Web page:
let mure = require("mure");
console.log(mure.applyRule("MI",1)); // -> "MIU"
console.log(mure.applyRule("MIII",3)); // -> ["MU"]
console.log(mure.applyRule("MIU",2)); // -> "MIUIU"
console.log(mure.applyRule("MIIII",3)); // -> ["MUI", "MIU"]

mure.applyAll(str: String) -> Array<String>

This function takes a string and yields an array of transformed strings by applying all the valid rules on the string. Note: This function will throw an exception if the given string sent was not a valid string in the MIU System.

let mure = require("mure");
console.log(mure.applyAll("MI")); // -> ["MIU", "MII"]
console.log(mure.applyAll("MIII")); // -> ["MIIIU", "MIIIIII", "MU"]
console.log(mure.applyAll("MIU")); // -> ["MIUIU"]
console.log(mure.applyAll("MIIII")); // -> ["MIIIIU", "MIIIIIIII", "MUI", "MIU"]

mure.possibility(iterations: Integer, start?: String | Array<String>) -> Set<Set<String>>

This function takes an integer which is the number of iterations and second an optional argument which is the starting state and it either takes a String or an array of strings (Default is the axiom string from MU Puzzle - MI). This function takes the starting state which is a set of valid MIU strings then applies all the possible rules on each string and stores all the unique transformed strings in a new set which is used in the next iteration. This happens for n iterations as specified while calling the function and outcomes from all iterations are stored in a Set of Sets which is eventually returned after the completion.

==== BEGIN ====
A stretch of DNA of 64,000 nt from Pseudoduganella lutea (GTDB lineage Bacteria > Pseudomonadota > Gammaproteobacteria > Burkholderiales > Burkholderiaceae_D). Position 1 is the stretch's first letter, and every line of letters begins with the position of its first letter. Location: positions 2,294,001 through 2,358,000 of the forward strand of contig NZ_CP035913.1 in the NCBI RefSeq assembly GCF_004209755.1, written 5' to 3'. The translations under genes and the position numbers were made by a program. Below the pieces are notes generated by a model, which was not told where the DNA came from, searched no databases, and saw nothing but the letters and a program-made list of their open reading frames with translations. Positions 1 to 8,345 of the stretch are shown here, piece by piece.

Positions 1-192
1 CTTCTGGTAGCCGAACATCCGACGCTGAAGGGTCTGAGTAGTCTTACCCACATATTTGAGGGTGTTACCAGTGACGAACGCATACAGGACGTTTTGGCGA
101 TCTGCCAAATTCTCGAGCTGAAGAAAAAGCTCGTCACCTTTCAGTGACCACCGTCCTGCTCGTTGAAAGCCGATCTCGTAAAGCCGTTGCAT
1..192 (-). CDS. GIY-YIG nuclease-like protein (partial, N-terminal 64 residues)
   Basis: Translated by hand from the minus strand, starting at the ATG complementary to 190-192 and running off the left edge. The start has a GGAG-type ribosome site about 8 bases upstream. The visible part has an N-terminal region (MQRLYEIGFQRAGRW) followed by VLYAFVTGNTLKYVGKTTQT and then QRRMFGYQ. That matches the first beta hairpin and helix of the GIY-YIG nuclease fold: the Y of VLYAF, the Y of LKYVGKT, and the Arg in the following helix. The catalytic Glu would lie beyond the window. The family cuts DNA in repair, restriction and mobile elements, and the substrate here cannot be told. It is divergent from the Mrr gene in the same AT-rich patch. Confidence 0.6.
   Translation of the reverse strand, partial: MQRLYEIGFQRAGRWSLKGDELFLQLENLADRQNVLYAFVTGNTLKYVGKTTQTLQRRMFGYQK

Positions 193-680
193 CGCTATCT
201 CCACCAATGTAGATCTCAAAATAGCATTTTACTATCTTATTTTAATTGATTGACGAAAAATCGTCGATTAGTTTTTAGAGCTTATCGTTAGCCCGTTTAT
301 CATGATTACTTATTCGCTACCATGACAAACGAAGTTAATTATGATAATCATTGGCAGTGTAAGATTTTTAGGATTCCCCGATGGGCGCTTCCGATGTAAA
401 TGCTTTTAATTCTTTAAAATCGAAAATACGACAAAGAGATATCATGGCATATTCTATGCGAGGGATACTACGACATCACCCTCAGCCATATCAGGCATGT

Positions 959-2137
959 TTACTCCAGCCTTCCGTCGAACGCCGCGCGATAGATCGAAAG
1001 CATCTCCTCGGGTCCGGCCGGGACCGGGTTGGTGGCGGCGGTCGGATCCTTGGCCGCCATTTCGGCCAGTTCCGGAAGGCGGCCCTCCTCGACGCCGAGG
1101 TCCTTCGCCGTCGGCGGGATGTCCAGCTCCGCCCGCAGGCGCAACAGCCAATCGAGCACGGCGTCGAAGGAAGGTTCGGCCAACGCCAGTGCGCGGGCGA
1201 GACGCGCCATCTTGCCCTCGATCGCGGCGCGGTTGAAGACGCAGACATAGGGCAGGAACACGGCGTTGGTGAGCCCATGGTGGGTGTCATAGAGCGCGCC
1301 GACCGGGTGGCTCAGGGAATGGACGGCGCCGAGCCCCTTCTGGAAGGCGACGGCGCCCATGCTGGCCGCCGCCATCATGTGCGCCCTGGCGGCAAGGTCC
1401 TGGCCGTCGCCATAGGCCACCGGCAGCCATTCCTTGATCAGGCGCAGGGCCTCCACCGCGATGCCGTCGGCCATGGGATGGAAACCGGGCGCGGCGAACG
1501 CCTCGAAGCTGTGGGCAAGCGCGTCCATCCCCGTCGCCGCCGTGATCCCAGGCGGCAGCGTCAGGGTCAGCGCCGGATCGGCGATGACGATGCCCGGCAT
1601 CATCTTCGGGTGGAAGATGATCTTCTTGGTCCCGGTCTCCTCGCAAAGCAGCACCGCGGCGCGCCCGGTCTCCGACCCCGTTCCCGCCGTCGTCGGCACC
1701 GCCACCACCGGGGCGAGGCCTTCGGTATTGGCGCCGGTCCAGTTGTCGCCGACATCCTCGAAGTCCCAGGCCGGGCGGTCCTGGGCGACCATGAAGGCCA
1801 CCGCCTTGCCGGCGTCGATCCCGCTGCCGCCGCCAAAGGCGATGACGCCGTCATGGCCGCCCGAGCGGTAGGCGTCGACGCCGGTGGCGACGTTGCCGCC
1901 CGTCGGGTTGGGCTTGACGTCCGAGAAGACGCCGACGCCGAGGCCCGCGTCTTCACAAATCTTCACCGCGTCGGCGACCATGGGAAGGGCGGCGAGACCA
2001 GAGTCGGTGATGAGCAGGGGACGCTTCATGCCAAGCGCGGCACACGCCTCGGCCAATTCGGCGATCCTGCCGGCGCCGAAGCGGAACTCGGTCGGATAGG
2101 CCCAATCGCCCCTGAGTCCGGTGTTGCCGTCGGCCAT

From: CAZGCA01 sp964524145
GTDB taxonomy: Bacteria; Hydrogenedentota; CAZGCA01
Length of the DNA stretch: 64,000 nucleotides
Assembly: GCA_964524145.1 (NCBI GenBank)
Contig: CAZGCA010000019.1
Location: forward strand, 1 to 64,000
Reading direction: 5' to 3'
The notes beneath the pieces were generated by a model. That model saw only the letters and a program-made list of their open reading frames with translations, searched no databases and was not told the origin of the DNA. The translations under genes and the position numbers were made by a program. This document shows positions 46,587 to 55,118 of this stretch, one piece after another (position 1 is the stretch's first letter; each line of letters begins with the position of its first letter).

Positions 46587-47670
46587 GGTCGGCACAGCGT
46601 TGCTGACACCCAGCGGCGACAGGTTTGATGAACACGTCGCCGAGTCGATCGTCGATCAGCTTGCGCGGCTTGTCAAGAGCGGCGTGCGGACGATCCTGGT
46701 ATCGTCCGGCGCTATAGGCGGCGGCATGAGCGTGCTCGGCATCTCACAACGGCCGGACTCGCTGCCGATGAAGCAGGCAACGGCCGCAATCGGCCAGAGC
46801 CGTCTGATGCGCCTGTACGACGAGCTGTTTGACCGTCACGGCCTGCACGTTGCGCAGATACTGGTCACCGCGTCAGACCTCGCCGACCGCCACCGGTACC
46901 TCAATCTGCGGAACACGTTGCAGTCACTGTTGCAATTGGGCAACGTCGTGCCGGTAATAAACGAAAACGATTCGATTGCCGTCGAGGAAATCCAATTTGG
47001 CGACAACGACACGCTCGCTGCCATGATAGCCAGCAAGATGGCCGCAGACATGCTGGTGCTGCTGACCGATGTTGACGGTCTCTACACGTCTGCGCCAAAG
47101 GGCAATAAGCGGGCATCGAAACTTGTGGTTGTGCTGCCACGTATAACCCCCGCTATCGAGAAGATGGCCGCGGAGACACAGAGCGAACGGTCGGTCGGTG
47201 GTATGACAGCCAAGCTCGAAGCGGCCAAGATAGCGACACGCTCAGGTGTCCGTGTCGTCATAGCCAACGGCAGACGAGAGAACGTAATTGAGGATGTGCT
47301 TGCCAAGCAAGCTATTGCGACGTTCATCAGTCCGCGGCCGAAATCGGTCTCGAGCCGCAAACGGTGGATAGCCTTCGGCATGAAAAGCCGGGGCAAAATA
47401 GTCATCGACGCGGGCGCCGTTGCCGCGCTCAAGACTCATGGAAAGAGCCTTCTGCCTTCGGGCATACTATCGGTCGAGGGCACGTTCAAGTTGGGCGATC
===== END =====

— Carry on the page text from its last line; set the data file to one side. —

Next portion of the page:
For example -

Initial State → MI

{ MI }
{ MIU, MII }

Outcome → { { MI }, { MIU, MII }, { MIUIU, MIIU, MIIII } }

Note: This function will throw an exception if the given string sent was not a valid string in the MIU System.

let mure = require("mure");
console.log(mure.possibility(3)); // ->
    { "MI" },
    { "MIU", "MII" },
    { "MIUIU", "MIIU", "MIIII" },
console.log(mure.possibility(1,"MUI")); // -> { { "MUI" }, { "MUIU", "MUIUI" } }
console.log(mure.possibility(1,["MUI","MIII"])); // ->
    { 'MUI', 'MIII' },
    { 'MUIU', 'MUIUI', 'MIIIU', 'MIIIIII', 'MU' }

mure.lazyPossibility(start?: String | Array<String>, iterations?: Integer) -> Generator<Set<String>>

This function is similar to the possibility function but is lazy variation where the function is a generator(coroutine based iterator) which yields the Set for each iteration. This technique is very useful where number of iterations is very high or in general if you want to avoid eager computation and compute on need-to-know basis. By default if you don't pass the iterations argument then you can keep on obtaining for Infinity, if you pass the iterations arguments only then it will terminate (beware if using this generator in foreach loops without passing iterations it will go on forever). The default starting string is MI. Note: This function will throw an exception if the given string sent was not a valid string in the MIU System.

let mure = require("mure");
let gen = mure.lazyPossibility();
for(let i of mure.lazyPossibility("MUI",2)) {

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  • archanpatkar